Correlation is an important measurement used when examining the volatility of investments and the diversification of an asset allocation. We use the term in many other articles and therefore thought it important to take the time to talk about what correlation means.
Correlation is a measure between 1.00 and -1.00 of how much two sets of data move in sync with one another. A correlation of 1.00 means that they always move in sync with one another. A negative correlation means that they usually move in opposite directions. Correlation can be charted by putting the two variables being examined on an X-Y chart and seeing how far away from the trend line individual data points are. Here is an example of perfect positive correlation:
Two variables which always move in sync with one another have a correlation of 1.00 even when each variable increases by a different amount. On an X-Y chart this means that the slope of the line does not measure correlation, but rather how far from the trend line the average point is. All of these have a correlation of 1.00:
Here is an example of a chart of two variables which have no correlation. There is both no trend line and no proximity of points to the trend line:
Oddly enough, if you throw random numbers for X and Y, the correlation won’t always be zero. Any finite number of data points might have a correlation anywhere between 1.00 and -1.00. The greater the number of data points, the more likely that two sets of random numbers will approach a correlation of 0.00. Here is an example of a small enough set of random numbers that it accidentally has a correlation of 0.53:
Most stock index returns have a relatively high positive correlation to each other, often between 0.85 and 1.00. Asset categories whose correlation drops below 0.85 can provide a significant benefit to portfolio construction. And even indexes which are above 0.85 can still provide some benefit to the extent they are less than 1.00. Here is a visual guide to what various correlations look like:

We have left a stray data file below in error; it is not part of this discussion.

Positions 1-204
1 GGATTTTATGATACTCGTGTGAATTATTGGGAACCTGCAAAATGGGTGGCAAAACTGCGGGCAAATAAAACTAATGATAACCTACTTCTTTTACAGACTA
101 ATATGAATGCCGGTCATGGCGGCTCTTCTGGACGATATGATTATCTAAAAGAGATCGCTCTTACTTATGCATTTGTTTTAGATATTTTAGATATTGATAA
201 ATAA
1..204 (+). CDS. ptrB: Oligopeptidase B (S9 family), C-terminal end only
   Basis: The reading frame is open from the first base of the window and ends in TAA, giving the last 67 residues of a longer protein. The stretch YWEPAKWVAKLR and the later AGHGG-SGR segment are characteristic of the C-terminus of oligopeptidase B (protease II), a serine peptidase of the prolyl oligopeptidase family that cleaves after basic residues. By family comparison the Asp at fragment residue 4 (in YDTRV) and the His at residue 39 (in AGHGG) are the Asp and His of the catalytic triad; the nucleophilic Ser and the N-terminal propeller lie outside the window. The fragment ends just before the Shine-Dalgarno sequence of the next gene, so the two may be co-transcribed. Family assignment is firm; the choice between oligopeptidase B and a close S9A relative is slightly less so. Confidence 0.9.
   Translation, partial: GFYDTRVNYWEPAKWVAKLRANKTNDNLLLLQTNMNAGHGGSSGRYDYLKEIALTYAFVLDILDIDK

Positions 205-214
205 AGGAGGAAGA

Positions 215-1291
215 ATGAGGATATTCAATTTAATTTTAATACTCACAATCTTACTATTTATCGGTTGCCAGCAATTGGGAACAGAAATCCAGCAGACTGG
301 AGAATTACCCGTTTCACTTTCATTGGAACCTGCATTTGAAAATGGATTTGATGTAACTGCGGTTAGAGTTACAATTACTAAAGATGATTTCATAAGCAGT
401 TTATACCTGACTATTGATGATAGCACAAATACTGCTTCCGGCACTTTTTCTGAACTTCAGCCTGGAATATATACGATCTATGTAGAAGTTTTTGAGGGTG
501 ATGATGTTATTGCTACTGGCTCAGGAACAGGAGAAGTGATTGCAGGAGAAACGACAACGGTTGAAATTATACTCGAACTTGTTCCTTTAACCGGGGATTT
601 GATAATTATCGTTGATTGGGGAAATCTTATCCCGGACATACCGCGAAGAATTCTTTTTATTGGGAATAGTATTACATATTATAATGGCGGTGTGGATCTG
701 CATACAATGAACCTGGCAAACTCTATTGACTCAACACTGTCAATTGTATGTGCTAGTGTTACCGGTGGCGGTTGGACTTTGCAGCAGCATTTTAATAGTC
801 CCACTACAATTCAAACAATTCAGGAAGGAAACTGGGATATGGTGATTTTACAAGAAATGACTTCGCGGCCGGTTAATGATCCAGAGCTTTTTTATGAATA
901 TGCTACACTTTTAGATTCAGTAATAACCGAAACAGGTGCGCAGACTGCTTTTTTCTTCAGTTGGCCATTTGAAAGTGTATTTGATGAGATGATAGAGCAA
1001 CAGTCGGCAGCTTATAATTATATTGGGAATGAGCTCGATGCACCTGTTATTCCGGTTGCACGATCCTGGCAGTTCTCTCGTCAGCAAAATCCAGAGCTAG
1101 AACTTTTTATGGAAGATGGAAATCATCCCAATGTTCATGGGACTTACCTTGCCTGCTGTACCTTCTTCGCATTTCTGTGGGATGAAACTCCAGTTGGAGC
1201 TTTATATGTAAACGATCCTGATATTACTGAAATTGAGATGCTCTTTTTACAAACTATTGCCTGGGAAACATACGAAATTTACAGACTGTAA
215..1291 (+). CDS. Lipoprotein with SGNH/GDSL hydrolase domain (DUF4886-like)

Correlations can also be negative, meaning when one asset is going up the other asset is often going down:
Notice that the three charts showing negative correlation show basically the same set of data. In the charts showing a larger negative correlation the data points have simply been stretched farther from the trend line. Indexes with a negative correlation are rare. But they are also extremely valuable for portfolio construction.
Why is correlation important to asset allocation?
Inversely correlated investments can reduce the volatility (as measured in the standard deviation of portfolio returns) for an asset allocation between the two investments.
Low correlation can also boost returns for an asset allocation between two investments with a roughly equivalent expected return.
We use historical correlation measurements to help define what qualifies as an asset class and what is simply a sector or subsector. The lower the correlation the greater the benefit in asset allocation. The measurements over a specific time period is science, but the generalization to a specific allocation going forward is art.
Investors should want to build a portfolio of non-correlated assets. They should want to be diversified across asset categories which do not move in sync with one another. But many investors complain when one of their investments has gone down during the same time period when other investments have gone up. They believe that someone should have known which investments were going to go up and which investments were going to go down. What they miss is that having a properly diversified portfolio means something should always be going up and there should be little risk of everything going down.
We have a saying we use in the firm: “A good asset allocation means you always have something to complain about.”
Photo used here under Flickr Creative Commons.